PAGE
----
WAMU 88.5 : News

Filed Under:

Asteroid Named For Astronomer, Gay Rights Pioneer Frank Kameny

Play associated audio
The late Frank Kameny standing in front of several protest signs.
DCVirago: http://www.flickr.com/photos/12142335@N02/3618161999/
The late Frank Kameny standing in front of several protest signs.

A Canadian amateur astronomer who discovered several asteroids has named one after gay rights pioneer Frank Kameny, who died last year in Washington.

Frank Kameny was a U.S. government astronomer in the 1950s who was fired from his job for being gay. He contested the firing all the way to the Supreme Court and organized the first gay rights protests outside the White House in the 1960s.

Kameny died last year at age 86.

When current astronomer Gary Billings heard about Kameny's death, he consulted with others in the astronomy world. They decided to submit a proposal to the Paris-based International Astronomical Union and Minor Planet Center in Cambridge, Mass. to designate the rock hurtling through space known as Minor Planet 40463, as Frankkameny. There are more than 17,000 named asteroids, and many more that are not named.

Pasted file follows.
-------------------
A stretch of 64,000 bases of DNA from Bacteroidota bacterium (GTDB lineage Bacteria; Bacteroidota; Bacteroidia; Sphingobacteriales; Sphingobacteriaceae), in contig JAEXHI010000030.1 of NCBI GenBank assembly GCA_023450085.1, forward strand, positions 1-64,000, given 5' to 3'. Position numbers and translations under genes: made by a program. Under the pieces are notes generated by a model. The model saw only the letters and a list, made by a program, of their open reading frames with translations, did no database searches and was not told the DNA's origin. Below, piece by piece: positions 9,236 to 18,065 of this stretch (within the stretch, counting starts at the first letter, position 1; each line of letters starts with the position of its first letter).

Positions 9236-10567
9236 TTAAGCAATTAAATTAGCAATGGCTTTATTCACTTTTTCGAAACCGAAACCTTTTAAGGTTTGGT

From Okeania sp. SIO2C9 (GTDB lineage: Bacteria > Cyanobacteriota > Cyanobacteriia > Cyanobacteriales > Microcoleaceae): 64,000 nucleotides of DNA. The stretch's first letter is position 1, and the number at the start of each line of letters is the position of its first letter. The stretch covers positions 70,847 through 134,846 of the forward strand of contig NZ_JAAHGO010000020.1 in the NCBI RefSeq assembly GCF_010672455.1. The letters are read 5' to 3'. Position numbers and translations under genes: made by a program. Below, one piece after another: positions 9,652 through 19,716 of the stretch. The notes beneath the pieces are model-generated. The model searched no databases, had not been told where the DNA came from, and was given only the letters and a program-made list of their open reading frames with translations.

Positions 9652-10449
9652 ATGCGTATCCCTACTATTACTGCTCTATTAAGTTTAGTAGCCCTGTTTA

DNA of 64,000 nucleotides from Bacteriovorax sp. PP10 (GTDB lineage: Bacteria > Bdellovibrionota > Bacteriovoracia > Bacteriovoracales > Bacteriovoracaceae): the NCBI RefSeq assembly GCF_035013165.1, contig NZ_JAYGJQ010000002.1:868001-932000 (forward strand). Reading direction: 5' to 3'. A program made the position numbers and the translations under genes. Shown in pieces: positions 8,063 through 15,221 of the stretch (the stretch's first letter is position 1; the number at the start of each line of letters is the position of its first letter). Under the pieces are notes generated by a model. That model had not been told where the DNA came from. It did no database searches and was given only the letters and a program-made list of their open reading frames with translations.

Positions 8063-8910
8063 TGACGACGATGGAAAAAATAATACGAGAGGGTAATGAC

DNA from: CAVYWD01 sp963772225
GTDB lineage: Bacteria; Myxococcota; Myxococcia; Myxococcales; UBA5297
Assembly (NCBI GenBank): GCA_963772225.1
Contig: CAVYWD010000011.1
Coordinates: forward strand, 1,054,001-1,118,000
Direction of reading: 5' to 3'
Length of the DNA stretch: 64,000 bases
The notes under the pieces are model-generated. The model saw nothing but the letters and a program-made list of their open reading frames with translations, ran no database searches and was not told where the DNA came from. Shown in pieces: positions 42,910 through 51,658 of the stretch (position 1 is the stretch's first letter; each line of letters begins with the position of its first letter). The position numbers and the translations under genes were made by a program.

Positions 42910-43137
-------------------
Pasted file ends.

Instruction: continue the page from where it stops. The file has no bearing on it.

A published citation naming the asteroid this month notes Kameny's history as a gay rights pioneer.


No Meekness Here: Meet Rosa Parks, 'Lifelong Freedom Fighter'

As the 60th anniversary of the historic Montgomery Bus Boycott approaches, author Jeanne Theoharis says it's time to let go of the image of Rosa Parks as an unassuming accidental activist.

Internet Food Culture Gives Rise To New 'Eatymology'

Internet food culture has brought us new words for nearly every gastronomical condition. The author of "Eatymology," parodist Josh Friedland, discusses "brogurt" with NPR's Rachel Martin.
WAMU 88.5

World Leaders Meet For The UN Climate Change Summit In Paris

World leaders meet for the UN climate change summit in Paris to discuss plans for reducing carbon emissions. What's at stake for the talks, and prospects for a major agreement.


Payoffs For Prediction: Could Markets Help Identify Terrorism Risk?

In a terror prediction market, people would bet real money on the likelihood of attacks. NPR's Scott Simon speaks with Stephen Carter about whether such a market could predict — and deter — attacks.

Leave a Comment

Help keep the conversation civil. Please refer to our Terms of Use and Code of Conduct before posting your comments.